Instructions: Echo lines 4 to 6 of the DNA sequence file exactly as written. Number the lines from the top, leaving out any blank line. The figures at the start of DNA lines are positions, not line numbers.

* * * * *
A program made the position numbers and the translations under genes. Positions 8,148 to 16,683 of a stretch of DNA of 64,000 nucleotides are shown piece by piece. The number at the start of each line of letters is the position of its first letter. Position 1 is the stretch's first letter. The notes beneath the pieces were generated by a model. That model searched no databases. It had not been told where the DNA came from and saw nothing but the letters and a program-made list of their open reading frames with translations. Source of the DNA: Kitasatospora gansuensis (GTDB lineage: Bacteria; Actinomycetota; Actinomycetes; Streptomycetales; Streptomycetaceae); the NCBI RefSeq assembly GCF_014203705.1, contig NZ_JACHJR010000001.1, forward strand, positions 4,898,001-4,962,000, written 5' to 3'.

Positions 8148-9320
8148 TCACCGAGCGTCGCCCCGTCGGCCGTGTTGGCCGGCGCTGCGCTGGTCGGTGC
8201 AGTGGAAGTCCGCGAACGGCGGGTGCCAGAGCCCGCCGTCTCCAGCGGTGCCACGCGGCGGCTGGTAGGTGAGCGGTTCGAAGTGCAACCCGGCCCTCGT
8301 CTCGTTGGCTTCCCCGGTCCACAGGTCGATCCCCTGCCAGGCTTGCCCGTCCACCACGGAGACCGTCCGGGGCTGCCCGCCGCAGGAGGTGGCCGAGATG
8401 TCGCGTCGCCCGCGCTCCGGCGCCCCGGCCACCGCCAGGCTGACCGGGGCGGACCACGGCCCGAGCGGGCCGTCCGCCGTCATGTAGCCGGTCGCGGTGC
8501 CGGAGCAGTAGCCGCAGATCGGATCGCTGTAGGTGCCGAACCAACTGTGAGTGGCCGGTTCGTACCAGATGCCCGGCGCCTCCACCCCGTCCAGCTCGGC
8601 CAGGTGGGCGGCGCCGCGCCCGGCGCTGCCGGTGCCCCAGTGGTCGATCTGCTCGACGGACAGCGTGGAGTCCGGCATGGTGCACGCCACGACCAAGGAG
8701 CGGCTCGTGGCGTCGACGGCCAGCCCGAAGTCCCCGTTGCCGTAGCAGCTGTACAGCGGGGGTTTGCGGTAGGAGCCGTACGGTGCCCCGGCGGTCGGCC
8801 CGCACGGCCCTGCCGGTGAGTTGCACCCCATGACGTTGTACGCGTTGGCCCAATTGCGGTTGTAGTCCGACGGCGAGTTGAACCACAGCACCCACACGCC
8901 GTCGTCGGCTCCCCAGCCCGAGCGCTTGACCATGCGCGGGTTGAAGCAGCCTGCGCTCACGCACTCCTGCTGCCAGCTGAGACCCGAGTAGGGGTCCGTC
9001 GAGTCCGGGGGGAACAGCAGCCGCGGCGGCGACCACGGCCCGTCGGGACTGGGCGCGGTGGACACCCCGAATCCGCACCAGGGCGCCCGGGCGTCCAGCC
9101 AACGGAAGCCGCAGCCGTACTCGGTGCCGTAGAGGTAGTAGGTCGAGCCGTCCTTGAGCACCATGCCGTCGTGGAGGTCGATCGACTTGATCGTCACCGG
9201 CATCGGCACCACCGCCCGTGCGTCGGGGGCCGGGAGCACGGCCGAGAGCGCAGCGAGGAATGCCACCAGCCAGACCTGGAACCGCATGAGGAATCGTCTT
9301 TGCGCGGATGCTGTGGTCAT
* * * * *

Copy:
8201 AGTGGAAGTCCGCGAACGGCGGGTGCCAGAGCCCGCCGTCTCCAGCGGTGCCACGCGGCGGCTGGTAGGTGAGCGGTTCGAAGTGCAACCCGGCCCTCGT
8301 CTCGTTGGCTTCCCCGGTCCACAGGTCGATCCCCTGCCAGGCTTGCCCGTCCACCACGGAGACCGTCCGGGGCTGCCCGCCGCAGGAGGTGGCCGAGATG
8401 TCGCGTCGCCCGCGCTCCGGCGCCCCGGCCACCGCCAGGCTGACCGGGGCGGACCACGGCCCGAGCGGGCCGTCCGCCGTCATGTAGCCGGTCGCGGTGC